Maybe it's an engineering notation, then. With my physics background, my instinct would be to give a separate variable to the lengths of the segments (perhaps w and l) so that I can more easily keep track of units--for example, an expression like lw2 can be easily seen to have dimensions of length3, whereas I might confuse myself with something like ab2. But aside from convenience, it really doesn't matter, and I was able to figure out what you're saying.

    You are right that the magnetic fields do not depend on the orientation of the contour used to calculate the fields, but the contour must have some orientation for the calculation, and it helps to show on the diagram which orientation you used when comparing with the algebra.

    I got confused by your diagram because I thought the red arrows were orientation arrows (I assumed they were orientation arrows since drawing the magnetic field would imply a particular sign for J, which the problem hasn't specified.) The corrected diagram is more clear.

    Well, on a basic level (magnetostatics), you don't need any fancy math like "change of metrics" (do you mean "measure" instead of "metric"?). I think you might be confusing yourself with thinking about fancy math instead of the basic vector calculus that's all over EM. (Maybe I'm totally misinterpreting you--do you mean "unit" instead of "metric"? In physics and math, the word "metric" typically has something to do with geometry.)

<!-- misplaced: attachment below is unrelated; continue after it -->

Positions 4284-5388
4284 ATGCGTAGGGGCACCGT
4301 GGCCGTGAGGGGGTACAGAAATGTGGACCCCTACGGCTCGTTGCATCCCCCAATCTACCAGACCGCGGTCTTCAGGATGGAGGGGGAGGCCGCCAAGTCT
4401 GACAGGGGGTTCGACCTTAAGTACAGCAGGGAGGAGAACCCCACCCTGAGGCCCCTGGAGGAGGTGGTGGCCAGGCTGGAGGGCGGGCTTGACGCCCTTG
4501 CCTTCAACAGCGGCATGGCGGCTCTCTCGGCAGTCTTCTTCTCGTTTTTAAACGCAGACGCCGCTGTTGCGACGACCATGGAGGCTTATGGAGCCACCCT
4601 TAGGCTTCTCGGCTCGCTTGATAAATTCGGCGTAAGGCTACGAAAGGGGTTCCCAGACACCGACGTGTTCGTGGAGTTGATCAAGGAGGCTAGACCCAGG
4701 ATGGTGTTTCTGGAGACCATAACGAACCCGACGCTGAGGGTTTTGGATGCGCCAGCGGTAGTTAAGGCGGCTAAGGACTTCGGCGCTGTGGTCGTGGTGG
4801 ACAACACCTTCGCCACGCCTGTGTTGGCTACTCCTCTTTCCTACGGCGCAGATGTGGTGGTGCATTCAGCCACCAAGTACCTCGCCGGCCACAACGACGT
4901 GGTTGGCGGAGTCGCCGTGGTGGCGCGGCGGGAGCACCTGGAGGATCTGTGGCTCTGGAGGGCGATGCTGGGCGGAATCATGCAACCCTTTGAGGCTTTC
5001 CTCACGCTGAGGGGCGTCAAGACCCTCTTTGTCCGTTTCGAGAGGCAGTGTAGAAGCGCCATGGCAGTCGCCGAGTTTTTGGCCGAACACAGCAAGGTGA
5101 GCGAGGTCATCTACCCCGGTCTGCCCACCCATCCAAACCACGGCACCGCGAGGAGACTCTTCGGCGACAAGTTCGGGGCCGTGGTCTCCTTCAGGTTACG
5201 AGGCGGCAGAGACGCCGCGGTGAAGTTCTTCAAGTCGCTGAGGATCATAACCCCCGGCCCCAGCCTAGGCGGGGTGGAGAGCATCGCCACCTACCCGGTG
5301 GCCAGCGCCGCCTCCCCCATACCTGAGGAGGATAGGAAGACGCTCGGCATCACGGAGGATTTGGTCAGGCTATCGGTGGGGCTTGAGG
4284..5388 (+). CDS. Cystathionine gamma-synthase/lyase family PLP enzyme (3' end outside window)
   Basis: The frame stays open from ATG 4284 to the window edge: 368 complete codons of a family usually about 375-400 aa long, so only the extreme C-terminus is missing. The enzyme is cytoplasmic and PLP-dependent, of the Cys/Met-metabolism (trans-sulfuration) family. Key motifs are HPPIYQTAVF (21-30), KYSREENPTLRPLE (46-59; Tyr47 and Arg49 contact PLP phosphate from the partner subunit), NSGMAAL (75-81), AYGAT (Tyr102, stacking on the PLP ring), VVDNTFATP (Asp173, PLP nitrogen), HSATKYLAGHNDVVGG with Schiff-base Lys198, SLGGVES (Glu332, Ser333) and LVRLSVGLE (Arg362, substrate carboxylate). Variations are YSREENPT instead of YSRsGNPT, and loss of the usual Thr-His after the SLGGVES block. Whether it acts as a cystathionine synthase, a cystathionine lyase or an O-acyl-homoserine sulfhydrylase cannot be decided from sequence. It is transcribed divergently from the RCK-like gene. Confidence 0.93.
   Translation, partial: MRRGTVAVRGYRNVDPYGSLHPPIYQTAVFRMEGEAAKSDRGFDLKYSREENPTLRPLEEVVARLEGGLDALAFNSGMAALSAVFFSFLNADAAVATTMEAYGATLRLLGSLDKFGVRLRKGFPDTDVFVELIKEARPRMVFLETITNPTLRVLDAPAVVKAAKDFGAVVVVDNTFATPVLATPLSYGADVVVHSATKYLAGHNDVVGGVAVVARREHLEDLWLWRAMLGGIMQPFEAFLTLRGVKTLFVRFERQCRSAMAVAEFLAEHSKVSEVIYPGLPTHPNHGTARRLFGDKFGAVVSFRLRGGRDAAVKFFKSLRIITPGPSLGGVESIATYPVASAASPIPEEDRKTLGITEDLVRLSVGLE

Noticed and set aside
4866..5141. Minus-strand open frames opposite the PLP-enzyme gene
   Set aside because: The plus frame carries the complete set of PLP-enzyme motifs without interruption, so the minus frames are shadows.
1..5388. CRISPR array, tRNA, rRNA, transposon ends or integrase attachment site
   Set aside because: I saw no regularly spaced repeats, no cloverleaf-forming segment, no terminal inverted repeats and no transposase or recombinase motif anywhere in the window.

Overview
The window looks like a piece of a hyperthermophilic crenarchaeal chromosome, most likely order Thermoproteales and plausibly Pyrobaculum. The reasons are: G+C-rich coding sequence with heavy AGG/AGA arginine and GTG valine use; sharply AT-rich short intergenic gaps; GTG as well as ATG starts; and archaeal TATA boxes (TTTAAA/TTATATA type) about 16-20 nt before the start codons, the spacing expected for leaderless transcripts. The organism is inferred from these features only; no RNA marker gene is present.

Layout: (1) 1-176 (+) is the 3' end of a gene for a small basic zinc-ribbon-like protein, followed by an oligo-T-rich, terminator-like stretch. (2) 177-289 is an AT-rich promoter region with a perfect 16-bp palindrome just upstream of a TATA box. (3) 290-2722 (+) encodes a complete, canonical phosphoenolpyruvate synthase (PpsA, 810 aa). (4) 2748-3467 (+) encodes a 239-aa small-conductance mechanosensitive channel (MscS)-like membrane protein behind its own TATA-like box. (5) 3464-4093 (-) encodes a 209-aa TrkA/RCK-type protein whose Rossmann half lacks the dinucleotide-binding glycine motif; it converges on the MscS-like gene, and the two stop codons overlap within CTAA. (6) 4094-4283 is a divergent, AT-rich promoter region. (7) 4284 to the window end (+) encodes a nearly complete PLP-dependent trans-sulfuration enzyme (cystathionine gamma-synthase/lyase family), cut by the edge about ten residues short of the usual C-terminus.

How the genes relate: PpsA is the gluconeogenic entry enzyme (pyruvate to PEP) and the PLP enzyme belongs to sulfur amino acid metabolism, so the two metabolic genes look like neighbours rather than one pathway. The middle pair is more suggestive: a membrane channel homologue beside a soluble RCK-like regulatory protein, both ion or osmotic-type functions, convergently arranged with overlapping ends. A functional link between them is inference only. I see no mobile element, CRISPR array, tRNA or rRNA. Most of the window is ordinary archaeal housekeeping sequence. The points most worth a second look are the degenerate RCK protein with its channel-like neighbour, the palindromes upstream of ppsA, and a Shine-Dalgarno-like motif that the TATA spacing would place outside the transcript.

Let me sketch the main ideas here, and please forgive me for using my own notation. (Also, let me work this out "in vacuum"--so I'll work with B rather than H, since we're not too concerned with the properties of the media. It is trivial to do the generalization to linear media.) First of all, let me write down the theorem that I call "Green's Theorem."
    [tex]\oint _C \vec{B}\cdot\vec{dl}=\iint_{C'}\left (\nabla\times\vec{B} \right )\cdot\vec{da}[/tex]

    Hopefully that makes sense to you. The symbol C denotes the closed contour (like the one in your diagram), while C' denotes a surface bounded by the contour C.

    From Maxwell's equations we have:
    [tex]\nabla\times\vec{B}=\vec{J}[/tex]